Under the Securitisation and Reconstruction of Financial Assets and Enforcement of Security Interest Act, 2002 (‘SARFAESI Act”), banks and other financial institutions, in the capacity of secured creditors are allowed to auction residential or commercial properties of borrowers to recover loans, without approaching the courts. However, after the introduction of IBC, the secured creditor’s interest in some sense has been compromised. Under the IBC, once a CIRP is initiated, the Moratorium is applicable to “any action to foreclose, recover or enforce any security interest created by the corporate debtor in respect of its property including any action under the Securitisation and Reconstruction of Financial Assets and Enforcement of Security Interest Act, 2002 (54 of 2002)”. Therefore, financial institution or ARC seeking to enforce its security under SARFAESI has to be wary of any impeding proceedings under IBC.

The case of J.M. Financial Asset Reconstruction Company Vs. Indus Finance Ltd.[1], decided by NCLT at Bombay, throws light on the aforesaid position under law. In the said matter, JM Financial Asset Reconstruction Company had initiated proceedings under the SARFAESI Act against the erring corporate debtor. The sale process of the immovable assets given as security had been initiated under Section 13 of the SARFAESI. Following the auction sale process under Rule 9 of the Security Interest (Enforcement) Rules, 2002, the sale had been confirmed in favour of a transferee, on payment of 25% of the sale price. However, the Tribunal held that the sale had only been confirmed and not concluded and hence in light of the moratorium, the auction sale was stayed. It was argued in this case, though unsuccessfully, that the corporate debtor had acted in collusion with the financial creditor to initiate CIRP against itself, in order to stall the SARFAESI proceedings. Be that as it may, it is conceivable that the borrowers may use IBC proceedings to stall recovery under SARFAESI, especially in light of Section 10 of the IBC, which enables the corporate debtor to file an application for initiation if CIRP against itself.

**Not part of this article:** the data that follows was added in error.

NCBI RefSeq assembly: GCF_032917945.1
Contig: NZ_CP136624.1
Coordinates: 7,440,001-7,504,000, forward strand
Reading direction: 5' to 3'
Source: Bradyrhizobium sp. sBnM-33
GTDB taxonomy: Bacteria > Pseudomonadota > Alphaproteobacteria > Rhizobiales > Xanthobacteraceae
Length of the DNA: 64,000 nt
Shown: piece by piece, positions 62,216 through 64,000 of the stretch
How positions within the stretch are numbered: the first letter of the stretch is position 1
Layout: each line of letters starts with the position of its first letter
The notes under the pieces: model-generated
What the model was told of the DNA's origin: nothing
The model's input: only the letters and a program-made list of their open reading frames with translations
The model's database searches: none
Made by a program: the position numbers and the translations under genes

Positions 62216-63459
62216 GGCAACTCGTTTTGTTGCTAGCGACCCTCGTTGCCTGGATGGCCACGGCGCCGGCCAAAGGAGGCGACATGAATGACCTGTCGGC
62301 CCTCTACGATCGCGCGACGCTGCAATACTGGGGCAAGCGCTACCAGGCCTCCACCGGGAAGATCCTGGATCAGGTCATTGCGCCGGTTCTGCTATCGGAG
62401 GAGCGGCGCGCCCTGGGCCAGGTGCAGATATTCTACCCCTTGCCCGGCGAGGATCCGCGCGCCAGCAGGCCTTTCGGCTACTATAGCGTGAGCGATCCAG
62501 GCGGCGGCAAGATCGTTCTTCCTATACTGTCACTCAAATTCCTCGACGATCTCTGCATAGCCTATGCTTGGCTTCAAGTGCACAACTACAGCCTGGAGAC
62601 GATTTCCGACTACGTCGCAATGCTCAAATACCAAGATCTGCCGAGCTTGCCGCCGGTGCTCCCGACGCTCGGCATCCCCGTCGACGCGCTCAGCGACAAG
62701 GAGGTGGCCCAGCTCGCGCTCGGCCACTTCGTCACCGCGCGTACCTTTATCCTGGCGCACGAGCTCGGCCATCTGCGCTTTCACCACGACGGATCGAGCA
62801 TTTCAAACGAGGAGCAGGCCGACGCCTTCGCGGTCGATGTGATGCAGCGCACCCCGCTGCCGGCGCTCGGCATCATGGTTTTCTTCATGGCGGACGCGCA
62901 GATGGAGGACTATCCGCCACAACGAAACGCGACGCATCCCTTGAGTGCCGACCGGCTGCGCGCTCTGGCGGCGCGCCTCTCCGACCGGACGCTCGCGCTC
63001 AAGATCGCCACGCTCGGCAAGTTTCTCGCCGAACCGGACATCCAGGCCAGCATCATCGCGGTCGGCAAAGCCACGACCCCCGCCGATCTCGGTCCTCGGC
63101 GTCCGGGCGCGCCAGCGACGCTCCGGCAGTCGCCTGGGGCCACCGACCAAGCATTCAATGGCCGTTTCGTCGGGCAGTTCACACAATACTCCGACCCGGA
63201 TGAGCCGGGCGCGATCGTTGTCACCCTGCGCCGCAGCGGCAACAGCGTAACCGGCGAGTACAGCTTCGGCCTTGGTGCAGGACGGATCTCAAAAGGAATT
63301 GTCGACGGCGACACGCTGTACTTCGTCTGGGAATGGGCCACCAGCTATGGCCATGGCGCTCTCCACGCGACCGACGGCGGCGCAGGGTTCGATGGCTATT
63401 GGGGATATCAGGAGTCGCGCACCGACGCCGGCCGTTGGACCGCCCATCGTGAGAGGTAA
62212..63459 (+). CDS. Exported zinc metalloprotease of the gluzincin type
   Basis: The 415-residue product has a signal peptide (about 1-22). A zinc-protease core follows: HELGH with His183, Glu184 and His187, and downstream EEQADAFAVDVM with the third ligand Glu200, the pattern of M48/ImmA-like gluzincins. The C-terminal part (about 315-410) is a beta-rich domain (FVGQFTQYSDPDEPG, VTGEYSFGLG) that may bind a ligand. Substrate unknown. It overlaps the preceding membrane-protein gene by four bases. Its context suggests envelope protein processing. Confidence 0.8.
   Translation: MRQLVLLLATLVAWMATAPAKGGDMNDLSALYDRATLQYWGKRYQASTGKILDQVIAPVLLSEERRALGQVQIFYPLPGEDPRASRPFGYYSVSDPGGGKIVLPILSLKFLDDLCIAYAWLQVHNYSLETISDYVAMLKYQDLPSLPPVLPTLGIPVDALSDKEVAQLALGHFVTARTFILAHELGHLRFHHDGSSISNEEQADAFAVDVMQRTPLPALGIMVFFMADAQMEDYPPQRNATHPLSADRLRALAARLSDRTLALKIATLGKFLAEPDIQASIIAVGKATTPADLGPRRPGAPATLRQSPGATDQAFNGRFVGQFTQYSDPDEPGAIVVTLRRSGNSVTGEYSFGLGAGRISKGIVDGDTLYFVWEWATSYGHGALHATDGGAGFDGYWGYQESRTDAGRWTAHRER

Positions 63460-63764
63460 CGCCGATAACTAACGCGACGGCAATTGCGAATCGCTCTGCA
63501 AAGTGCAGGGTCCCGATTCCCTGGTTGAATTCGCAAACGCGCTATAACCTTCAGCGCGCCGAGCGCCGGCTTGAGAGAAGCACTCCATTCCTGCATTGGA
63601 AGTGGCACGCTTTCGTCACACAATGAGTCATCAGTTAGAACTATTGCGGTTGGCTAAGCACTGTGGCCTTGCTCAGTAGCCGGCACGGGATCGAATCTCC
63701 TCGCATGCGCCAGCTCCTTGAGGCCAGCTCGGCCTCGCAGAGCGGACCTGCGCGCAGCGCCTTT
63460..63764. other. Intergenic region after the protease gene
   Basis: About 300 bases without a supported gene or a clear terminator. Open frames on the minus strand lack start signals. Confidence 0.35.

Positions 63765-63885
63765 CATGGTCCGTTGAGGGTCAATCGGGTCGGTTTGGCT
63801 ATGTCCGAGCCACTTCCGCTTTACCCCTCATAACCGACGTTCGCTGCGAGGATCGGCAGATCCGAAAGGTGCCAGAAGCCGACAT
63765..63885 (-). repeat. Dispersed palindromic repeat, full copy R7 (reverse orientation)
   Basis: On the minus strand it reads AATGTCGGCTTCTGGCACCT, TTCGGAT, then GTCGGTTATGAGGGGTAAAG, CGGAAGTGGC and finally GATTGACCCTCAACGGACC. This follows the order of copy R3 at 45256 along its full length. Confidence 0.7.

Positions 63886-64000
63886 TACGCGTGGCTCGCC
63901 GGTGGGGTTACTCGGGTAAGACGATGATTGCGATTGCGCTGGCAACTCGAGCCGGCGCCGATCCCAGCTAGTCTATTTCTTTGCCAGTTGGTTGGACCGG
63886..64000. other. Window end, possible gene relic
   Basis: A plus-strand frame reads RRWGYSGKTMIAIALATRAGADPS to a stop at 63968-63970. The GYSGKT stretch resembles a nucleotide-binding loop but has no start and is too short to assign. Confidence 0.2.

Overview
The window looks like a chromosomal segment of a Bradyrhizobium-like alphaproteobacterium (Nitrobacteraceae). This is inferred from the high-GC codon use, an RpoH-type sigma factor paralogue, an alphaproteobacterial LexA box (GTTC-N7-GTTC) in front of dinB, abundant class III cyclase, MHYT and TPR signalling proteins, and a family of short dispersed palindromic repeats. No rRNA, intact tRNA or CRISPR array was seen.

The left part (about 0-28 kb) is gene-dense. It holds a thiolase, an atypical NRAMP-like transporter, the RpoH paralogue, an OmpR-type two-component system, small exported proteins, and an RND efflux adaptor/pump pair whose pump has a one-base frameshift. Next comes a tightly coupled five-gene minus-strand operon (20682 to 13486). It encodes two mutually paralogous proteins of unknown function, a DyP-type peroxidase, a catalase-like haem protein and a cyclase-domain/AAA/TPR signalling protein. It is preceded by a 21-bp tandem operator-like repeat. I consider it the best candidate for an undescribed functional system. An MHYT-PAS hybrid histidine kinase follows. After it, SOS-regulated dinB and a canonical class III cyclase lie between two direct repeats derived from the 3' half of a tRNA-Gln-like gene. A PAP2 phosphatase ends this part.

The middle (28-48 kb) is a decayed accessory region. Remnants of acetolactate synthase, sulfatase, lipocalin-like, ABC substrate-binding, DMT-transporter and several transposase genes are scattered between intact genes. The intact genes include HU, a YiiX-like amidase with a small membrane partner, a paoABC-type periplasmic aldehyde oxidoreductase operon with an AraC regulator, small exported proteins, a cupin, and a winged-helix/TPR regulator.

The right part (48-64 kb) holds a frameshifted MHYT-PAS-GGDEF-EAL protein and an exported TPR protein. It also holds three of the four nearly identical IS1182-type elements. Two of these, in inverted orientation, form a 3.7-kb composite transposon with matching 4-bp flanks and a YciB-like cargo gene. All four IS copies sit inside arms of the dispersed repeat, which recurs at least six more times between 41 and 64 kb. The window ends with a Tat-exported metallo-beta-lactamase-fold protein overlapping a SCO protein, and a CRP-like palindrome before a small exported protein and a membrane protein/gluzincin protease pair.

The IBC affects the rights of the secured creditor, inasmuch as during the CIRP process, the “secured assets” form part of the common pool of assets. During moratorium, the secured creditor cannot enforce its security outside the CIRP process. Its claim stands at par with other creditors. At the CIRP stage, all the decision-making is controlled by committee of creditors (“CoC”), including the decision to accept or reject a resolution plan. The CoC is comprised of financial creditors. A resolution plan is approved for submission to the adjudicating authority if it is passed by atleast 66% of the CoC. It is important to note that a Resolution Plan may provide for:

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  • sale of secured asset [ Regulation 37(a)][2];
  • satisfaction or modification of any security interest [Regulation 37(d)][3];
  • reduction in the amount payable to the creditors [Regulation 37(f)][4]

Therefore, if the secured creditor is either not a financial creditor, or being a financial creditors, its voting share in the CoC is less than 33%, the rest of the CoC may approve a Resolution Plan that compromises such secured creditor’s security interest. Before 5 October 2018, regulation 38(1) of the IBBI CIRP Regulations, 2016, required that a resolution plan provide for payment of liquidation value due to dissenting financial creditors (including abstaining creditors) prior to any recoveries being made by the assenting financial creditors. However, this protection has been done away with after the amendment to Regulation 38 on 05.10.2018.

During the liquidation process however, the secured creditors have been given an option to enforce/ realise their security interest outside the liquidation process. Section 52 of the IBC provides for treatment of secured creditor during liquidation. Section 33 of the IBC, which stays any legal proceedings against the corporate debtor during liquidation, has been made subject to Section 52. As a consequence, the secured creditors who seek to realise their security interest outside of liquidation proceedings, are permitted to do so after proving their security interest[5] and thereafter following the procedure under Regulation 37 of the Insolvency and Bankruptcy Board of India (Liquidation Process) Regulations, 2016. However, secured creditors enforcing their security through SARFAESI proceedings, are not required to follow this regulation.[6]

IBC and Taxing statutes: